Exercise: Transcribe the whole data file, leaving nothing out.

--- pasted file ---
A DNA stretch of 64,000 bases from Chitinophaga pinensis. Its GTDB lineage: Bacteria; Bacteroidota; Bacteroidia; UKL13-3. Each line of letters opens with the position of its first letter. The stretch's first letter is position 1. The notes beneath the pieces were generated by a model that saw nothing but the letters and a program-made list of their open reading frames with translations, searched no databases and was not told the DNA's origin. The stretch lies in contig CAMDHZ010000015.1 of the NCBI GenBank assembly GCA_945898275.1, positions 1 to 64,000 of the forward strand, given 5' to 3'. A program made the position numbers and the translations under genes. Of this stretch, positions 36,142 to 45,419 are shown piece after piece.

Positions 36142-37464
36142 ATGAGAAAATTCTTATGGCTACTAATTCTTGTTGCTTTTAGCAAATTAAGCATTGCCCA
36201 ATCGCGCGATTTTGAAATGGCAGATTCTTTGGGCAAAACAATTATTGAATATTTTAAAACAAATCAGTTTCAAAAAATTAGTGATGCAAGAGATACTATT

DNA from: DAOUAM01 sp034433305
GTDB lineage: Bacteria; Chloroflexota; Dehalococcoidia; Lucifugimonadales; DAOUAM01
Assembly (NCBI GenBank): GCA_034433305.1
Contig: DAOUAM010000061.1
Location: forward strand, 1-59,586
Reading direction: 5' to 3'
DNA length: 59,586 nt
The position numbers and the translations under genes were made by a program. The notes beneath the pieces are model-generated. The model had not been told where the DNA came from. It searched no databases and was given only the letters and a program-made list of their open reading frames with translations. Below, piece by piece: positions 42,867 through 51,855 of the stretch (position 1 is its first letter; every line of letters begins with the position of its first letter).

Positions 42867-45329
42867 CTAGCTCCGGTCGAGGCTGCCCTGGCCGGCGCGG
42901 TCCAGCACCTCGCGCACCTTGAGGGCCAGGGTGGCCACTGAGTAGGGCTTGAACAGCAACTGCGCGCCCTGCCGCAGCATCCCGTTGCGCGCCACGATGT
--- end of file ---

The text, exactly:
A DNA stretch of 64,000 bases from Chitinophaga pinensis. Its GTDB lineage: Bacteria; Bacteroidota; Bacteroidia; UKL13-3. Each line of letters opens with the position of its first letter. The stretch's first letter is position 1. The notes beneath the pieces were generated by a model that saw nothing but the letters and a program-made list of their open reading frames with translations, searched no databases and was not told the DNA's origin. The stretch lies in contig CAMDHZ010000015.1 of the NCBI GenBank assembly GCA_945898275.1, positions 1 to 64,000 of the forward strand, given 5' to 3'. A program made the position numbers and the translations under genes. Of this stretch, positions 36,142 to 45,419 are shown piece after piece.

Positions 36142-37464
36142 ATGAGAAAATTCTTATGGCTACTAATTCTTGTTGCTTTTAGCAAATTAAGCATTGCCCA
36201 ATCGCGCGATTTTGAAATGGCAGATTCTTTGGGCAAAACAATTATTGAATATTTTAAAACAAATCAGTTTCAAAAAATTAGTGATGCAAGAGATACTATT

DNA from: DAOUAM01 sp034433305
GTDB lineage: Bacteria; Chloroflexota; Dehalococcoidia; Lucifugimonadales; DAOUAM01
Assembly (NCBI GenBank): GCA_034433305.1
Contig: DAOUAM010000061.1
Location: forward strand, 1-59,586
Reading direction: 5' to 3'
DNA length: 59,586 nt
The position numbers and the translations under genes were made by a program. The notes beneath the pieces are model-generated. The model had not been told where the DNA came from. It searched no databases and was given only the letters and a program-made list of their open reading frames with translations. Below, piece by piece: positions 42,867 through 51,855 of the stretch (position 1 is its first letter; every line of letters begins with the position of its first letter).

Positions 42867-45329
42867 CTAGCTCCGGTCGAGGCTGCCCTGGCCGGCGCGG
42901 TCCAGCACCTCGCGCACCTTGAGGGCCAGGGTGGCCACTGAGTAGGGCTTGAACAGCAACTGCGCGCCCTGCCGCAGCATCCCGTTGCGCGCCACGATGT